WELCOME TO THE SORBY BRECK RINGING GROUP BLOG FOR 2016
Our group blog includes interesting anecdotes and photos to illustrate the group's ringing activities throughout 2016. Blogs for previous years can be accessed via the links below or if you are interested in a particular species, use the links on the 'Index' page.
Jack Snipe (01/02/2016)
Conditions recently were at last good enough to get some nets up on the marsh at Blackburn Meadows, for an attempt to catch some Snipe. My hopes were high as the day before I counted 21 Common and 7 Jack Snipe in the same area. We only managed to get 1 Common but 3 Jack Snipe (pictured below) were nice.
Ringing Waterfowl (26/01/2016)
With the recent weather hindering many a mist netting attempt, and now with the cooler temperatures finally arriving, I have turned my efforts to the waterfowl on local lakes and ponds again. Many of the birds in these suburban environments readily welcome food handouts from the public during winter months, allowing easy capture for ringing.
Within the first two weeks of the new year, 129 Mute Swans, 36 Coots, 33 Canada Geese, 4 Greylag Geese, 2 Tufted Ducks, 2 Moorhens, a Mallard and Black-headed Gull (a total of 208 birds) have been processed and/or ringed. Of particular interest have been both Mute Swans - which Sorby Breck has been colour ringing extensively over the last ten years - and Coot which we are now colour ringing too (see picture below). Both these colour ringing projects have seen some fantastic movement of birds throughout the country, and now even into Europe.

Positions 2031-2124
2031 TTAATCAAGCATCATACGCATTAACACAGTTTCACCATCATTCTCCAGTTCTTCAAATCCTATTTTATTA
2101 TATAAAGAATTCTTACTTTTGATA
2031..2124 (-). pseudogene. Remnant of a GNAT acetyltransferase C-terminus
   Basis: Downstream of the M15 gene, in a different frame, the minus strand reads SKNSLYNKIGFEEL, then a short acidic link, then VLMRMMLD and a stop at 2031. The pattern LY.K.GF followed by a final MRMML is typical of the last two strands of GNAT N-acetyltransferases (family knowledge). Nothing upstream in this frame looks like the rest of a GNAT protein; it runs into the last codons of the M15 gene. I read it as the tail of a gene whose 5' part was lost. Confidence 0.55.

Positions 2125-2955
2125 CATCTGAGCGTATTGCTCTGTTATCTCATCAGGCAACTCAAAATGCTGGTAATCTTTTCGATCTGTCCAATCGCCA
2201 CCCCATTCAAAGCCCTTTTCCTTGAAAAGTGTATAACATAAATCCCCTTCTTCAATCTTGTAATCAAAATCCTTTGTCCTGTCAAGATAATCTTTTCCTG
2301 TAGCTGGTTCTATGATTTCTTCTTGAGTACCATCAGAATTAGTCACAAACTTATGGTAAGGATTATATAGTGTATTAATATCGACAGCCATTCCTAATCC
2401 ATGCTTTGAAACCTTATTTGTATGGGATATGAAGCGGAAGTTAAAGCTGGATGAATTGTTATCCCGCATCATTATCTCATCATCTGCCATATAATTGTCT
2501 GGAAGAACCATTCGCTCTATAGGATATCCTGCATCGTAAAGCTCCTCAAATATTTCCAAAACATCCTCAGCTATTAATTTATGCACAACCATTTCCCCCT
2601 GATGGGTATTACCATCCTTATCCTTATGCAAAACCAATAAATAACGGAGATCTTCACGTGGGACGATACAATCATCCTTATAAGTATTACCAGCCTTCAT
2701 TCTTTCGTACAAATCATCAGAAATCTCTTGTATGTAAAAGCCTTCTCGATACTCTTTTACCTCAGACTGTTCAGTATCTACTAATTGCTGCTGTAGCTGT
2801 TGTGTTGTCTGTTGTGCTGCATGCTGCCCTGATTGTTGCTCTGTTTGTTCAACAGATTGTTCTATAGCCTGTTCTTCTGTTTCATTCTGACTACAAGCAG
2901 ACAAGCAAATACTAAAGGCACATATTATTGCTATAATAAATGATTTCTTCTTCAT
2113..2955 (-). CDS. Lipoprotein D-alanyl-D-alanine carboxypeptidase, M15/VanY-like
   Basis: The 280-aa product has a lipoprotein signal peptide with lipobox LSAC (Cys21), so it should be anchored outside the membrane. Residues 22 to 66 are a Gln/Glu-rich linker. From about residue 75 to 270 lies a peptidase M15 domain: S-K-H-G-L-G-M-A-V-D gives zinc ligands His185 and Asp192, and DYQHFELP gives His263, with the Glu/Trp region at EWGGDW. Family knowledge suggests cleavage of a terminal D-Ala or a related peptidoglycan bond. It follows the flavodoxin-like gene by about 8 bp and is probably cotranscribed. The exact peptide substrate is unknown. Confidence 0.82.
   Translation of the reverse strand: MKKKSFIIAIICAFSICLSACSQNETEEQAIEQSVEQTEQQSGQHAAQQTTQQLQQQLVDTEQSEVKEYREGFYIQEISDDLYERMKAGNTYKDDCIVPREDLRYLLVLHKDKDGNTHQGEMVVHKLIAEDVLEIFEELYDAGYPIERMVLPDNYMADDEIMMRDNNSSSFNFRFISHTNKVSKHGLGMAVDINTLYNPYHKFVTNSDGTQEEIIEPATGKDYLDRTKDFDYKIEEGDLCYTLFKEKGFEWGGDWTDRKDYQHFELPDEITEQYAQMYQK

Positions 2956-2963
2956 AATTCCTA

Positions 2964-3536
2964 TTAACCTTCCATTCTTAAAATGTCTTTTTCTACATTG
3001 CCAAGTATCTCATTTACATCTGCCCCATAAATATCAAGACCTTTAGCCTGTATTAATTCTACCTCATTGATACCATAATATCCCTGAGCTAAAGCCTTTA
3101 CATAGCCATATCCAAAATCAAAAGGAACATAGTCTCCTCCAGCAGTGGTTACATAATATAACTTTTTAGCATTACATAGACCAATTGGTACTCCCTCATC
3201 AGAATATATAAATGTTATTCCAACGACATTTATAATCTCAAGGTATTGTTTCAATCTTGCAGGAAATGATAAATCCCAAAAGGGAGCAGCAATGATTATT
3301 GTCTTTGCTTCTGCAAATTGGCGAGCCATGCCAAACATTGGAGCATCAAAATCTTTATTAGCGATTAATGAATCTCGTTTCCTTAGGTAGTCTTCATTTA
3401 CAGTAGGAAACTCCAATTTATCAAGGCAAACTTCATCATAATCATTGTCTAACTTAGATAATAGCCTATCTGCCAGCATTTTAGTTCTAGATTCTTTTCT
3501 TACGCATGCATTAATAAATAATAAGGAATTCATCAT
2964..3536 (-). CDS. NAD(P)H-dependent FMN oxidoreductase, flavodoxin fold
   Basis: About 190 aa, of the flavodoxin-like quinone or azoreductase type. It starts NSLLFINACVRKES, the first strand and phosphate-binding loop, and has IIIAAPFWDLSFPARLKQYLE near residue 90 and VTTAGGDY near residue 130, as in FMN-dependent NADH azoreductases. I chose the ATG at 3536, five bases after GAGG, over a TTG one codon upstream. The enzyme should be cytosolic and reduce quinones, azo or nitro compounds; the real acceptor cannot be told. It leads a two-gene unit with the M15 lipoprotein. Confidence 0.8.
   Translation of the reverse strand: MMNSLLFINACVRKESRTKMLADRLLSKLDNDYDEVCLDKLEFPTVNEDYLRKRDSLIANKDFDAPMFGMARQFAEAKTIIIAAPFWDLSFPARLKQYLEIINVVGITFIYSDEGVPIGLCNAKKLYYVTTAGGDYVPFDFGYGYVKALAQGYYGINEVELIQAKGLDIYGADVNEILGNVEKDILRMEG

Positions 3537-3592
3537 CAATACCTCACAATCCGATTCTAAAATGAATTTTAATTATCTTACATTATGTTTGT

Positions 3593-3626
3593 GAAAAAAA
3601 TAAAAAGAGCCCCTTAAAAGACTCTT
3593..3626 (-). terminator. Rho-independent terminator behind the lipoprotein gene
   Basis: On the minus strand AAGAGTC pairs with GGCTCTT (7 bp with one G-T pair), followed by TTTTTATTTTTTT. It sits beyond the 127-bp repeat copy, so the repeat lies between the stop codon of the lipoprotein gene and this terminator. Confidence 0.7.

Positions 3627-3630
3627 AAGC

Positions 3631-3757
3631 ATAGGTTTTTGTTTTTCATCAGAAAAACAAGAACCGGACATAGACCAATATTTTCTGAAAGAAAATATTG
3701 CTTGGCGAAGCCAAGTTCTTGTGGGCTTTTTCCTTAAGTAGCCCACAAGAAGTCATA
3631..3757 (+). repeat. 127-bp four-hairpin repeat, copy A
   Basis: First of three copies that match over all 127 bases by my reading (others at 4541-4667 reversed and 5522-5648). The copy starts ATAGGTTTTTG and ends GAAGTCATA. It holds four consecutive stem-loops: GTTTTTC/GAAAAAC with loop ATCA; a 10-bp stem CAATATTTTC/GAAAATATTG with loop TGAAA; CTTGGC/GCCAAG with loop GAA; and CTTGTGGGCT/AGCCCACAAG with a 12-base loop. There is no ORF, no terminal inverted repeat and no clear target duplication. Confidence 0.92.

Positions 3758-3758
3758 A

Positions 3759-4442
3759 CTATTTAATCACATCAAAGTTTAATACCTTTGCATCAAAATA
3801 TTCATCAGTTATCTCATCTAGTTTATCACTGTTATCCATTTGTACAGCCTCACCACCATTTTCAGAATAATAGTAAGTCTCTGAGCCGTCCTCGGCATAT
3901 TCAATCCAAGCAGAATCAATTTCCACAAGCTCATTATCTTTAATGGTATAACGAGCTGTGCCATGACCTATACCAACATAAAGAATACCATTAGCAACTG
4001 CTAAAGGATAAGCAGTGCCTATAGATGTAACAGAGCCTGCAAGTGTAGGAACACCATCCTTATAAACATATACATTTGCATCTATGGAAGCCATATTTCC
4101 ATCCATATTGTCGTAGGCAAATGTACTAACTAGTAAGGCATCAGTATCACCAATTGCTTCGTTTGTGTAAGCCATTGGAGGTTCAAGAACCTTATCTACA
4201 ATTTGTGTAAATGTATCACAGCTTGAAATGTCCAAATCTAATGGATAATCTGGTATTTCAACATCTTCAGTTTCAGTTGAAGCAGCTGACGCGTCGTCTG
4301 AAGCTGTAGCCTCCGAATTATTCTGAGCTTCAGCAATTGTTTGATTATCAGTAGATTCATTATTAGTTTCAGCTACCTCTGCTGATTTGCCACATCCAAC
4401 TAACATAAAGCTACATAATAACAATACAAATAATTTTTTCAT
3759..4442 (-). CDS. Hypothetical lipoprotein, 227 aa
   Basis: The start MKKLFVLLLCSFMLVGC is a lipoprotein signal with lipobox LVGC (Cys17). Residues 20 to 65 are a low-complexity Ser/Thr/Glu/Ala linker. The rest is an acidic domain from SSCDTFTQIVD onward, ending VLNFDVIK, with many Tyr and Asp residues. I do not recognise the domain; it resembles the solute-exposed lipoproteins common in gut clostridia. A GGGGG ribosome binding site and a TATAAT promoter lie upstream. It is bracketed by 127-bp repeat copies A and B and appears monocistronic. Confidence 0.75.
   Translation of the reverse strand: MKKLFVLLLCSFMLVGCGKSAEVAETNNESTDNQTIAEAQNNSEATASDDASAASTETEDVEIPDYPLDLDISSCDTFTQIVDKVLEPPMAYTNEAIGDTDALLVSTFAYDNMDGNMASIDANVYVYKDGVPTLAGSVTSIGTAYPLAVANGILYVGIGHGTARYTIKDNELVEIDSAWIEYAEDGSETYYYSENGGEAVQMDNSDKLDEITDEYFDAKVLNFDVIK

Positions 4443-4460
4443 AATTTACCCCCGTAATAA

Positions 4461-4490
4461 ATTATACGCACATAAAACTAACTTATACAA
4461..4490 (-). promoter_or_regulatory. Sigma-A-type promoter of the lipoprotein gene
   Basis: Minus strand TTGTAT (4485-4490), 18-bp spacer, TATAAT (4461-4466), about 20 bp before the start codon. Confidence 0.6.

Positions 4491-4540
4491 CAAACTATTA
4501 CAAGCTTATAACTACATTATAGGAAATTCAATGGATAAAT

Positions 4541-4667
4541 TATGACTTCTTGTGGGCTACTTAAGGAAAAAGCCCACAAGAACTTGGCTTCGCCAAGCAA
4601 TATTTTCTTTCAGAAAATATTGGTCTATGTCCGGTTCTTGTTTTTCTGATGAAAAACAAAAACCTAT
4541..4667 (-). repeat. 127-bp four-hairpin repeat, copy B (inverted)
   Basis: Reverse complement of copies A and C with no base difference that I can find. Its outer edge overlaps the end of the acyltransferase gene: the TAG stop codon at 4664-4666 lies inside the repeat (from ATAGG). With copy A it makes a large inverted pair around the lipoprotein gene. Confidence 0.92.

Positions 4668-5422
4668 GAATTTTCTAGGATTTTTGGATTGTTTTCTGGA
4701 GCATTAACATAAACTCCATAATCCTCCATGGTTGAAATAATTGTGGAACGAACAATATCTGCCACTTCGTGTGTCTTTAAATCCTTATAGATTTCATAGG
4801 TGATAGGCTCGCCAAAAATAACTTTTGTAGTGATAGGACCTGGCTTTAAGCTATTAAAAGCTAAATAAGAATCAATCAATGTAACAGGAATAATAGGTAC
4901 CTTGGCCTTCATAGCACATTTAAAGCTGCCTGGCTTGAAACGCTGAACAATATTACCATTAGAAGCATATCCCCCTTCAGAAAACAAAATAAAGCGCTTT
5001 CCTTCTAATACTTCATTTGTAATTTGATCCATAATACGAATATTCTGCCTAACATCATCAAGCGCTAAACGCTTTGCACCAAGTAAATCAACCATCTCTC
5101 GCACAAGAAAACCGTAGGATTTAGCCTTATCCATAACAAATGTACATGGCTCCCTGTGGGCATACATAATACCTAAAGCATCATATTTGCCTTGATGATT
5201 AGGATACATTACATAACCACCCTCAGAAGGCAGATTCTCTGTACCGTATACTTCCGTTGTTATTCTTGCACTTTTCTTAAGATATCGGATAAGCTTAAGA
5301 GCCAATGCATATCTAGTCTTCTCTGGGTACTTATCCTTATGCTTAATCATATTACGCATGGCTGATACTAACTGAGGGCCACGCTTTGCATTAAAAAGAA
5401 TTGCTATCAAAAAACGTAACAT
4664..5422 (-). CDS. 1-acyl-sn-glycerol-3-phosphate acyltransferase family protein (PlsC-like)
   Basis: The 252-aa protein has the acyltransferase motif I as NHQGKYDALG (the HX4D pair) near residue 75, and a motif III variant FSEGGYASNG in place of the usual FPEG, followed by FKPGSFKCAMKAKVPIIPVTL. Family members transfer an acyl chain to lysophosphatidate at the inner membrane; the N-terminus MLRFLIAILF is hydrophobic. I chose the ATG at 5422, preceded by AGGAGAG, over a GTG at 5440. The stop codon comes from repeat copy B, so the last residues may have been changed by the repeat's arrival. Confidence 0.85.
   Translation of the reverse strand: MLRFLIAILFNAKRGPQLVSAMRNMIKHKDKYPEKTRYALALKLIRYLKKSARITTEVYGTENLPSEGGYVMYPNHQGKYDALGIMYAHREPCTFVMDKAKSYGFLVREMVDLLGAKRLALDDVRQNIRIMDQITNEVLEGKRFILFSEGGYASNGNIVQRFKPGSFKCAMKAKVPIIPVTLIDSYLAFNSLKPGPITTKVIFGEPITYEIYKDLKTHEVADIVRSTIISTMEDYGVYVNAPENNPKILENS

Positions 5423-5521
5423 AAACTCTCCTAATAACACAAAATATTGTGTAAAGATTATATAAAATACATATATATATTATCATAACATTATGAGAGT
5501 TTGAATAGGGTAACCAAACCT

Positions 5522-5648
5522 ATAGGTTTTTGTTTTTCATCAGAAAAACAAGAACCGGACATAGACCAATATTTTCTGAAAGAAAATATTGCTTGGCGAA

I was particularly pleased to catch two Moorhens at Thrybergh Country Park, with the use of a three metre mist net and some wholemeal bread. Both were sexed as males and the pictures here clearly illustrate the difference in age. The EURING age code 5 bird (pictured below) possesses white under parts and speckled white chin, with the 9th primary feather pointed and narrow.
Up until the year end, there is a colour difference in the iris of the eye to also assist with the ageing of these birds, but worth noting that from January onwards, the crimson colour is as the same as an adult bird (pictured above).
Two male Tufted Ducks (one pictured below) were also caught at Rother Valley Country Park. As these birds dive for food, it's a good idea to take along some wheat or mixed corn which can be fed in to the shallows of the water, which then allow for birds to caught by hand when they rise to the surface once more.
I have begun a blog for my own ringing activites, which can be found here
Amy, Helen and I joined Phil at his Broomhead Reservoir feed site on Saturday morning. This is a mixed broadleaf and coniferous plantation with running fresh water creating small pools.
Over 140 birds were processed in total including Coal Tit, Blue Tit, Nuthatch and Treecreeper, but the star bird was this first winter male Crossbill. A good start to my year being a new ringing species for me. Thanks Phil!
Our report is currently being compiled and will be available soon - watch this space.